Modern Mindful Therapy
Specialising in treatments for anxiety problems, depression,
self-esteem, perfectionism, trauma and anger
by Elliot Rose
Do you suffer from PTSD or feel traumatised from specific events in your life?
Not all Trauma leads to PTSD but we may experience symptoms.
Through no fault of our own, we can sometimes process difficult life events in unhelpful ways. Where most might let an event go, some of us might be shaken to the core by the emotional impact or negative consequences of a particular situation or run of events. Once the negative memory is programmed in, we may feel as if we’re trapped or cursed as the memory pattern plays out through our mind on an almost continual loop., churning up unpleasant emotions again and again and tainting almost every aspect of our lives.
Traumas can be picked up in different ways – people we love die, things we love break, relationships end suddenly, people act cruelly towards us, our parents get sick, we age (and might fear it), teens rebel and push us to our limits, jobs and careers get turned upside-down...and so on…The list of possible things that could potentially traumatise us is endless. Not all traumas need to be connected to a life-threatening disaster. I’m not talking about PTSD here, but events in our past feel like they have affected us just as profoundly. It's sometimes referred to as PDSD - Prolonged Duress Stress Disorder - Meaning that we've put up with a lot or crap in our lives for a very long time and it's finally taken its toll on us psychologically.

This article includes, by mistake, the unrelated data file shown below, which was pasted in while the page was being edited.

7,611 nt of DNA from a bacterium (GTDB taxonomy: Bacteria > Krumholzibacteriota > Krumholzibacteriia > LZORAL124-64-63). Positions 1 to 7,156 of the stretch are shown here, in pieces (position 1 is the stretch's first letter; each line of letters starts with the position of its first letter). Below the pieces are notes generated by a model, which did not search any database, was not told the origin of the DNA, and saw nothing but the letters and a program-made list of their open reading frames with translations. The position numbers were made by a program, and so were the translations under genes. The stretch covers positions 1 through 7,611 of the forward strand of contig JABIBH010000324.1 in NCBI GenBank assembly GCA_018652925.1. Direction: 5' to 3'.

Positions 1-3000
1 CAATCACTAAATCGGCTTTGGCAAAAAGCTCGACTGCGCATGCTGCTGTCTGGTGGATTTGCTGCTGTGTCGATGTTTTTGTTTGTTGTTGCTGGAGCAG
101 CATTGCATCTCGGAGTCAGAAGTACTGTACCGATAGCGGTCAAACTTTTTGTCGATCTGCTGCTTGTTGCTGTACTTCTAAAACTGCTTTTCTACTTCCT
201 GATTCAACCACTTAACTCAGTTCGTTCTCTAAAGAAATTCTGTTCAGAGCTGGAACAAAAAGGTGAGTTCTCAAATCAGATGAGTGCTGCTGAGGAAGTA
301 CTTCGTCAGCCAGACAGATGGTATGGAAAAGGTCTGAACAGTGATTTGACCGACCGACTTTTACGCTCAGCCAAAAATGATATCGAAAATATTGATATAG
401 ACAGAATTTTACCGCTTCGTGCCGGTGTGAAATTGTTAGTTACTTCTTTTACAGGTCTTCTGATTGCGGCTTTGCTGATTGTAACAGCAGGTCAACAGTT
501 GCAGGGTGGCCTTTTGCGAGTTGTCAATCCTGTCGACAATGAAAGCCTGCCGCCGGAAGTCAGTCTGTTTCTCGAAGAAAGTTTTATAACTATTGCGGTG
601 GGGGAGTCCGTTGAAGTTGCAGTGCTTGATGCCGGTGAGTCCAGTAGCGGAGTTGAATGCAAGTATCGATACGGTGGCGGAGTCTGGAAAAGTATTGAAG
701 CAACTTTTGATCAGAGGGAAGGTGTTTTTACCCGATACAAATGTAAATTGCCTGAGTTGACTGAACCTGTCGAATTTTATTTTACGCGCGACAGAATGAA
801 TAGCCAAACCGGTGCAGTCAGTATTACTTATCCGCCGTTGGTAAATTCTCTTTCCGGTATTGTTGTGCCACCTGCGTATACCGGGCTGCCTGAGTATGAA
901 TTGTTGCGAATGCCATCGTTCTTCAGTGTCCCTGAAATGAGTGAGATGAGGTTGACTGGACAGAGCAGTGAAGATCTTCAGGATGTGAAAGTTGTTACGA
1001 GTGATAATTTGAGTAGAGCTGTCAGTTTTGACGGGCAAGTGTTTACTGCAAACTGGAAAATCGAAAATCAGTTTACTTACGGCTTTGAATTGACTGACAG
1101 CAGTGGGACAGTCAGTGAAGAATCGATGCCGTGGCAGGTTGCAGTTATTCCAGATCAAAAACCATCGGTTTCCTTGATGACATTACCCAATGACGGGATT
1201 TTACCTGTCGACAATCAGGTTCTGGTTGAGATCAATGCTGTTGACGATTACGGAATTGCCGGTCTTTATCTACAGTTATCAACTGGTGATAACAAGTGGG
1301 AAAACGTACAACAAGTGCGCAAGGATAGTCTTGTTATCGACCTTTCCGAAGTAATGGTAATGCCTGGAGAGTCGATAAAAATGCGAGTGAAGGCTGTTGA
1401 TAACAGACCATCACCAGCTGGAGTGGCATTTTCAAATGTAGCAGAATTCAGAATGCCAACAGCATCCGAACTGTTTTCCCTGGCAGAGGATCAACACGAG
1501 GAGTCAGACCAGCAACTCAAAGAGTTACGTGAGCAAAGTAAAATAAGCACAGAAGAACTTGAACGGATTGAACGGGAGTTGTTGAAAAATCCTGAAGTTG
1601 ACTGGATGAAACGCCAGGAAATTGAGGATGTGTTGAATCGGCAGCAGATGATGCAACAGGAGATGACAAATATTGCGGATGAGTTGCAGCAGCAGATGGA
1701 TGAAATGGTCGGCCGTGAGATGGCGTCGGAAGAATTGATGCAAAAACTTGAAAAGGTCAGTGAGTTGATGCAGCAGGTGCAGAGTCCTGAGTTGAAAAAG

In a rush to feel and act normal, many of us may avoid dealing with the pain of these life experiences and can can bend up feeling isolated and stuck. The willingness and courage to face our everyday traumas and heal from them will enable us to build resilience and successfully navigate our way through life.
I can help you to you to:
+ Identify your indicators and triggers of trauma
+ Identify what is keeping you feeling stuck in your personal and/or professional life.
+ Teach you a way to get your mind healed and you back on track.